After COVID everything will change, because everything already has changed. With COVId-19 rocking the world, many rural congregations are getting creative like never before, and some are realizing that their reach is bigger than they realized. That’s what happens when church leaves the building. As much as we long to be together in community and have a sense of normalcy, COVI-19 has provided great opportunities for us all to reflect and re-assess our priorities in ministry.
The COVID-19 pandemic is likely to have lasting impact not only on our culture but on the Church. Did you know that according to Barna Research, one in three Christians has stopped attending church since COVID? Many of the changes that we are putting in place now may impact the way we view ministry in the future, and many churches may emerge healthier than before the crisis. A crisis is an ideal time to focus on the things that really matter, consider our true priorities, and avoid common temptations in rural ministry.
We all experience stress during these times, but should also embrace hope.
The point here is to not radically rethink our mission (for this has always been to make disciples who make more disciples), but to rethink our ways of engaging in the mission, and even how we measure success. We can even consider a theology of change for our rural context. What if, for instance, we began to measure success based on the number of people we mobilized weekly on mission instead of the number of Sunday attendees or even the amount of money in our coffers? How about envisioning moving from lecture and classroom based discipleship to one-on-one relational discipleship? Can you imagine if we detoxed from the “come-to-us” events, hit the pause button on an attractional ministry strategy, and began to intentionally think in more localized and incarnational ways regarding being church and spreading the Gospel?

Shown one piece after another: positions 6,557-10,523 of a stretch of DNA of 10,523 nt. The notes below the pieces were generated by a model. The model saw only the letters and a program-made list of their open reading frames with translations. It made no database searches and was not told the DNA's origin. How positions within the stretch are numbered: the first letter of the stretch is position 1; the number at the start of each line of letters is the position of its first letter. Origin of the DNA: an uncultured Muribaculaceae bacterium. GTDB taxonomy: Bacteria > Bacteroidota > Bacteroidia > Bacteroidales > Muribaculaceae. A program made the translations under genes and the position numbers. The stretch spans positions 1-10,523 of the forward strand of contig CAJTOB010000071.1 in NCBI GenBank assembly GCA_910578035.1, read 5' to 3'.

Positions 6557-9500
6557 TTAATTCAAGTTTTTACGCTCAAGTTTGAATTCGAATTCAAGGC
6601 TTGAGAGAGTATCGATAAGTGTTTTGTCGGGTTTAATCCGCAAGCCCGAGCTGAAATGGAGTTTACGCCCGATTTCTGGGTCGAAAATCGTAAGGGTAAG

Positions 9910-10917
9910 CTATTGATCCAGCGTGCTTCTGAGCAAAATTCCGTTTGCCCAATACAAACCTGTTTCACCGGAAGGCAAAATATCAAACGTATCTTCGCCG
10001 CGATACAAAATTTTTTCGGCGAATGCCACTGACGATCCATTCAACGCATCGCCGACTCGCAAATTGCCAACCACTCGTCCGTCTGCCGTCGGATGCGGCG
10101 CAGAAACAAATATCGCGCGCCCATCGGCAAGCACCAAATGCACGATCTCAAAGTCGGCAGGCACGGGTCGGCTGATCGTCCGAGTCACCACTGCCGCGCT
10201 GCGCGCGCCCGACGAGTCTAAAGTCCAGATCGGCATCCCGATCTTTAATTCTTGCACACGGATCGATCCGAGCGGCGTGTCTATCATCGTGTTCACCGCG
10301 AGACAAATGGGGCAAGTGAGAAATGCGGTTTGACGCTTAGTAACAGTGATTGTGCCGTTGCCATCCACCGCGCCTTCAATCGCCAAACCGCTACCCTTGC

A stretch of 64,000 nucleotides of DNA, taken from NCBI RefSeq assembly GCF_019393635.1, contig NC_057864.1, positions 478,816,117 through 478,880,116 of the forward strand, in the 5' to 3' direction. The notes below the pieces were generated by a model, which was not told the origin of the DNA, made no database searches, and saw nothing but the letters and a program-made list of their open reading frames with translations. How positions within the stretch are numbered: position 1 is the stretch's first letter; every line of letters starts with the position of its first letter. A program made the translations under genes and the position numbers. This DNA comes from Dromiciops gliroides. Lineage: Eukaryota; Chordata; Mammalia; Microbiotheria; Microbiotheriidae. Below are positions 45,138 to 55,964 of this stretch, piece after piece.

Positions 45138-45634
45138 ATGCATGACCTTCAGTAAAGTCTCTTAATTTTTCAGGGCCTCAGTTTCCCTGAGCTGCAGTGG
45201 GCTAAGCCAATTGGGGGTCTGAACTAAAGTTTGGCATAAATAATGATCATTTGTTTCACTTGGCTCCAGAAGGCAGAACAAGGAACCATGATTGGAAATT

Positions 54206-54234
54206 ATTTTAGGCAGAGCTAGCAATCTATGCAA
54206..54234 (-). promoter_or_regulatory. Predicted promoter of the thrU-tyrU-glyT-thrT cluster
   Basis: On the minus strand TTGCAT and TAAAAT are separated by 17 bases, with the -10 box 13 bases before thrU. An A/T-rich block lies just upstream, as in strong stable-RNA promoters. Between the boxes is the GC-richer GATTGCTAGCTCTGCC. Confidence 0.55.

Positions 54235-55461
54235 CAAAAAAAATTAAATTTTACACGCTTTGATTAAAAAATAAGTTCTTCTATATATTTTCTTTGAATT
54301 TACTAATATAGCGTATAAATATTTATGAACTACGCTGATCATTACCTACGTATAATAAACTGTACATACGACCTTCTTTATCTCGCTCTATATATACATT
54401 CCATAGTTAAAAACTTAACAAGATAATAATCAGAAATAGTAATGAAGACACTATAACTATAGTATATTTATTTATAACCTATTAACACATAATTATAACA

And what if after COVID, when all this is over, we don’t look back?
I want to encourage you all to take heart. God’s Spirit has always led God’s people to creativity at key moments in history, and the moment we are in will possibly define existence for generations.
In certain ways pastors and staff members are busier than ever making pivots in strategy during this time. If you are a lay person, I encourage you to spend time in prayer – for your leaders and to consider how our church might function differently after the COVID-19 pandemic passes.
Under the Assyrian and Babylonian empires, God’s people lived in exile and were separated from their place of worship, their traditions, and in many cases their own families and communities of origin. Many struggled to maintain devotion to God, to perform meaningful worship, and to live out of their convictions instead of the prevailing culture.
Today is our “exile-moment.” God does not reside in a building made of brick and mortar. We struggle to find connection and meaning with uprooted lives and routines. We are surrounded by idolatry – from people worrying more about themselves than the lives of the most vulnerable, to the embrace of hoarding increasingly scarce resources.
This is a moment for small town churches to shine, and for our faith to shape our own living. Loving God and Loving Neighbor has always been radical. When the COVID-19 shutdown is over, I long for the day when many things return to normal, but I also hope as a church that there are ways that we don’t look back – leaning into the creativity, teamwork, renewed purpose, and shared mission that the current situation has spurred us towards.